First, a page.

Five reels of microfilm copies of the papers of Neil H. Jacoby at the Boston University Libraries have recently been accessioned by the Eisenhower Library. Jacoby served as a member of the Council of Economic Advisers from 1953 to 1955, and most of the material concerns this period although the papers span the years 1952 to 1963. The documents consist of Jacoby's personal and official correspondence, memorandums, reports, agendas and minutes of meetings, and press releases related to his economic activities in the federal government. Principal correspondents include Arthur F. Burns, R. J. Saulnier, council staff members, and economists from various agencies and institutions. Topics covered include antiinflation measures, social security, veterans' benefits, the Advisory Board on Economic Growth and Stability, the Economic Commission for Asia and the Far East, statistical methods, antitrust measures, and aid to education.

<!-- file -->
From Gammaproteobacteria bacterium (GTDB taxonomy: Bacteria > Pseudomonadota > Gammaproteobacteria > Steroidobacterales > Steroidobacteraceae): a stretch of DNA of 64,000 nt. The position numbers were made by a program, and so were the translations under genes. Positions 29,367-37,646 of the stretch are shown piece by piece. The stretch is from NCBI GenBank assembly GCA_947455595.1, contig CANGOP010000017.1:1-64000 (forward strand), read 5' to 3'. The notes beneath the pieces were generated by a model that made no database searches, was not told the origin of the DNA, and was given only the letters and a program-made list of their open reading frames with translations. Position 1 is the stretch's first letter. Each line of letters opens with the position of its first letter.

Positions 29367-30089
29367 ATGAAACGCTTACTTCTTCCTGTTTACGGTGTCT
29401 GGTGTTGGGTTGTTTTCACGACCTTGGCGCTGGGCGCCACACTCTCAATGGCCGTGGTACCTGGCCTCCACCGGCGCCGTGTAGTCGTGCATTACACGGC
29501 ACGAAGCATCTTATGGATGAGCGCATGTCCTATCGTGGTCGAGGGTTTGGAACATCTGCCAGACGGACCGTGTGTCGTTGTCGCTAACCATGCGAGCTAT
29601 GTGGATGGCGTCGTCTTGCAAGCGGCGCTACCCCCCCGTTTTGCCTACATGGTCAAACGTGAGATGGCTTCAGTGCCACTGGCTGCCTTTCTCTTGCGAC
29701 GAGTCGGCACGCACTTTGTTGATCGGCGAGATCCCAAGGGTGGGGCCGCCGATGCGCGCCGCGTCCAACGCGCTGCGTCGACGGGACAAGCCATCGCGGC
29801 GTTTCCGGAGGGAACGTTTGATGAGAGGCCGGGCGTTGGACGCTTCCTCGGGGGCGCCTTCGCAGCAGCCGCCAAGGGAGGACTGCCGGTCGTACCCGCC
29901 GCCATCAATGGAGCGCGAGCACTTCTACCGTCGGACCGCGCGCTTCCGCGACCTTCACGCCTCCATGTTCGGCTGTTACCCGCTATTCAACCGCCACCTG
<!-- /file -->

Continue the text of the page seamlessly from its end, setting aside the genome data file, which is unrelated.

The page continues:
The Eisenhower Library has recently accessioned four linear feet of additional papers of Eleanor Lansing Dulles who served as chief of the finance division of the Social Security Board from 1936 to 1942, economic officer at the Department of State from 1942 to 1945, financial attaché in Vienna from 1945 to 1949, member of the Western European Division of the Department of State from 1949 to 1951, member of the National Production Authority of the Department of Commerce from 1951 to 1952, special assistant in the Office of German Affairs at the Department of State from 1952 to 1962, and professor at Georgetown University beginning in 1963. She represented the United States government at the

Dwight D. Eisenhower Library